Information contained in this publication is intended for informational purposes only and does not constitute legal advice or opinion, nor is it a substitute for the professional judgment of an attorney.
On May 6, 2021, the U.S. Department of Labor formally withdrew final regulations promulgated earlier this year under the prior administration which set forth, for the first time by way of an Administrative Procedure Act rulemaking, the analysis the Department would use to determine whether a worker was an employee or independent contractor under the federal Fair Labor Standards Act (FLSA).
These regulations (the “Independent Contractor Rule” or “Final Rule”) clarified the relevant factors the DOL would use to determine whether workers are in business for themselves and are independent contractors, or are economically dependent on a putative employer for work and thus employees under the FLSA. The Final Rule emphasized that the proper analysis is whether a worker is dependent on a purported employer for work as opposed to whether a worker is dependent on the income received.
Prior to adopting the Final Rule, the DOL and most courts considered seven economic reality factors when analyzing a work relationship using the economic reality test. The Independent Contractor rule clarified the seven factors by identifying two core factors based on an exhaustive analysis of decades of cases dealing with the test: (1) the nature and degree of control over the work; and (2) the worker’s opportunity for profit or loss. It additionally set forth three additional non-exhaustive guidepost factors to be considered if the core factors are not determinative or point in different directions:
- The amount of specialized training or skill required for the work that the potential employer does not provide;
- The degree of permanence of the working relationship, focusing on the continuity and duration of the relationship and weighing toward independent contractor status if the relationship is definite in duration or sporadic; and
- Whether the work performed is “part of an integrated unit of production.”
The Independent Contractor Rule was published on January 7, 2021, with an effective date of March 8, 2021. In February 2021, shortly after President Joseph R. Biden was inaugurated, the Department proposed delaying the effective date of the rule, and in March issued a final rule delaying the effective date of the Independent Contractor Rule to May 7, 2021. It subsequently proposed withdrawing the rule in its entirety, and on May 6, 2021—one day short of its delayed effective date—formally did so. Both the initial delay of the Independent Contractor Rule, and its subsequent withdrawal, are currently the subject of legal challenge in the U.S. District Court for the Eastern District of Texas.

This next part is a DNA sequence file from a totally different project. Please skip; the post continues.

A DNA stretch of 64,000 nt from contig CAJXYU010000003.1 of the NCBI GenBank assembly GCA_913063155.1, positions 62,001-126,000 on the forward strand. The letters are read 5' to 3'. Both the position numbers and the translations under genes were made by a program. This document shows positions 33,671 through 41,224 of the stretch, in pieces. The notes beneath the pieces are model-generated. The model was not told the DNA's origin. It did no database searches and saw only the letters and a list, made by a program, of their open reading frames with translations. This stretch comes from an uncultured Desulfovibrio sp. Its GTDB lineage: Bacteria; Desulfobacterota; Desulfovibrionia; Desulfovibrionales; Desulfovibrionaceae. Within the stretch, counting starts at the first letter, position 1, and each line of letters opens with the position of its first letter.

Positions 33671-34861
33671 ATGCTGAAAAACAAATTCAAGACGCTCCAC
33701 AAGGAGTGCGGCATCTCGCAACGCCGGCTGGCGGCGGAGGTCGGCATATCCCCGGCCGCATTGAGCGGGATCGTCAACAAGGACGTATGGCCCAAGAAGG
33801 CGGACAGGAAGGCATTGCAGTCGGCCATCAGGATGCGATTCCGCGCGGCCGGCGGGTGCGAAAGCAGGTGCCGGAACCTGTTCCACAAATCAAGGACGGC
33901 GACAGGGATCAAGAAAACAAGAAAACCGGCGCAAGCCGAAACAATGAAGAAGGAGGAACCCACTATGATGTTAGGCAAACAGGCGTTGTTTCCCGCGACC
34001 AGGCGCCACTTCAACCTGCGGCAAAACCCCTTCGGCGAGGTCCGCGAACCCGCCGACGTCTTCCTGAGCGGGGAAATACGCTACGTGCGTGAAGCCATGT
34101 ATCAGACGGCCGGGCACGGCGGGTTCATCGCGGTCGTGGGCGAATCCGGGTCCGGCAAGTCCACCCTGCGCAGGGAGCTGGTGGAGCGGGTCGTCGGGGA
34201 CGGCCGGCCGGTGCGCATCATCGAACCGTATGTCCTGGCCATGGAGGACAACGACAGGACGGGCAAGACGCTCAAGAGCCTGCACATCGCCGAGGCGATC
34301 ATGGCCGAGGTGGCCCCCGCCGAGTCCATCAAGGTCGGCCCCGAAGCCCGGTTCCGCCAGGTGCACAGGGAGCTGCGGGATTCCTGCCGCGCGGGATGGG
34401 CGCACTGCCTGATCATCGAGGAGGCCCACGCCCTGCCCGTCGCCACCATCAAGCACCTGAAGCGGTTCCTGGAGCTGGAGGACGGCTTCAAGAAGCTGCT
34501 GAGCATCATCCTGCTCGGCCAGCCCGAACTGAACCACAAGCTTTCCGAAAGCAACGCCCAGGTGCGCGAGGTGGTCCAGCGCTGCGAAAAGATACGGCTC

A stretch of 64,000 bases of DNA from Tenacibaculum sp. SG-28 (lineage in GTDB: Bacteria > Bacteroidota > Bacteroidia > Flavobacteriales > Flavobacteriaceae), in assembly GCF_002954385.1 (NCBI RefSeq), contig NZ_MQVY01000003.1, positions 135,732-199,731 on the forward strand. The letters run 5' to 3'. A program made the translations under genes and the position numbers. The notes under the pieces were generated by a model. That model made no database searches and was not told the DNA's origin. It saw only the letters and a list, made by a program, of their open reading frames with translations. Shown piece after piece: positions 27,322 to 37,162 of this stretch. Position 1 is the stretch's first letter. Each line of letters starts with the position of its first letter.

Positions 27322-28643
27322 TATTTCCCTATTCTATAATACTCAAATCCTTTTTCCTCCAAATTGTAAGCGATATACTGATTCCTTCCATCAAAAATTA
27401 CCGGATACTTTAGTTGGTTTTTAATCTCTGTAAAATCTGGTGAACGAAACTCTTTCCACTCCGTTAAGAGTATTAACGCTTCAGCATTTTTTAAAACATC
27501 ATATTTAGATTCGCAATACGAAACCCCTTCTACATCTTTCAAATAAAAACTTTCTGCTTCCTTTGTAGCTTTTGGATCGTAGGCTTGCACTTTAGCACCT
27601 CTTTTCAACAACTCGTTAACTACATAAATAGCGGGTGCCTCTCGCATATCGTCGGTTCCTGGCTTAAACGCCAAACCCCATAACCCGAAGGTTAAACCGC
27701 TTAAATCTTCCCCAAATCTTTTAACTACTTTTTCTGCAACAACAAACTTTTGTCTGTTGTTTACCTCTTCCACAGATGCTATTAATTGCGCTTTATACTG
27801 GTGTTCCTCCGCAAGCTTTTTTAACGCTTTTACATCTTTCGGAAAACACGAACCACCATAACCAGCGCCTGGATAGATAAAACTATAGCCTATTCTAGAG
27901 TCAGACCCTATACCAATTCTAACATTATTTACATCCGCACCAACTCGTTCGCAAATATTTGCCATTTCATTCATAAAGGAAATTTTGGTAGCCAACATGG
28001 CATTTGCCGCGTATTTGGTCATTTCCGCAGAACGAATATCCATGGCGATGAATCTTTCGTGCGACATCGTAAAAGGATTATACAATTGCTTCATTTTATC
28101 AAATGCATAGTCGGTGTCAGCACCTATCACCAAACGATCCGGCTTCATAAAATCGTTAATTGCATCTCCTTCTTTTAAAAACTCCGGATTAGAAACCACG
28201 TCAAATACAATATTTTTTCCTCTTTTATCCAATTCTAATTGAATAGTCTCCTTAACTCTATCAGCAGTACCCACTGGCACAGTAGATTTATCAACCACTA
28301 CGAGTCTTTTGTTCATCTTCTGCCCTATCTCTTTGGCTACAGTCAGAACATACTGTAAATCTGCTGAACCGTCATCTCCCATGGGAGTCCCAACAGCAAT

The withdrawal of the Final Rule, if upheld by the court, means that employers will have less clarity as to how courts and the Department will determine independent contractor status under the FLSA. Courts have used a variety of different tests, making predictability and consistency, particularly for national employers, difficult.
Perhaps more worrisome for employers is the expectation that the Department will take a more aggressive approach towards enforcement of worker classification laws, and dramatically narrow the class of workers who may be properly classified as independent contractors under the law. U.S. Secretary of Labor Marty Walsh has made a number of public statements indicating that the Department will look very closely at questions of worker misclassification and suggesting that many workers—particularly those in the gig economy—may be misclassified as independent contractors.
It is also widely expected that David Weil—who served as administrator of the Department’s Wage and Hour Division during the Obama administration—will likely be tapped by President Biden to serve in that position again. Weil has repeatedly expressed his view that gig workers are being misclassified, and as head of the Wage and Hour Division in 2015, issued an Administrator’s Interpretation (withdrawn during the Trump administration) which interpreted the definition of employee under the FLSA exceedingly broadly. If Weil is again chosen to lead the agency, it is likely that he will again take that view.
The DOL also has broad litigation authority under the FLSA. Unlike in private litigation, the DOL can expand a complaint-driven investigation and any litigation to include as many regions as it deems practical. More significantly, the DOL can seek a national injunction based on a limited investigation if it can show that the practices are companywide. Unlike private litigation, arbitration agreements are not valid against DOL enforcement actions and there is no class certification requirement. It is also likely that the Department will increase its use of strategic or targeted investigations; Weil championed targeted enforcement of specific industries during his leadership at the Wage and Hour Division.
The federal court’s ruling in the pending litigation could delay or mitigate the DOL’s threatened challenges to independent contracting. Nevertheless, employers should expect the Department to vigorously and aggressively enforce wage and hour standards under the FLSA, and businesses using independent contractors would be wise to closely review their procedures and practices with an eye toward the DOL’s likely hostility toward the business model.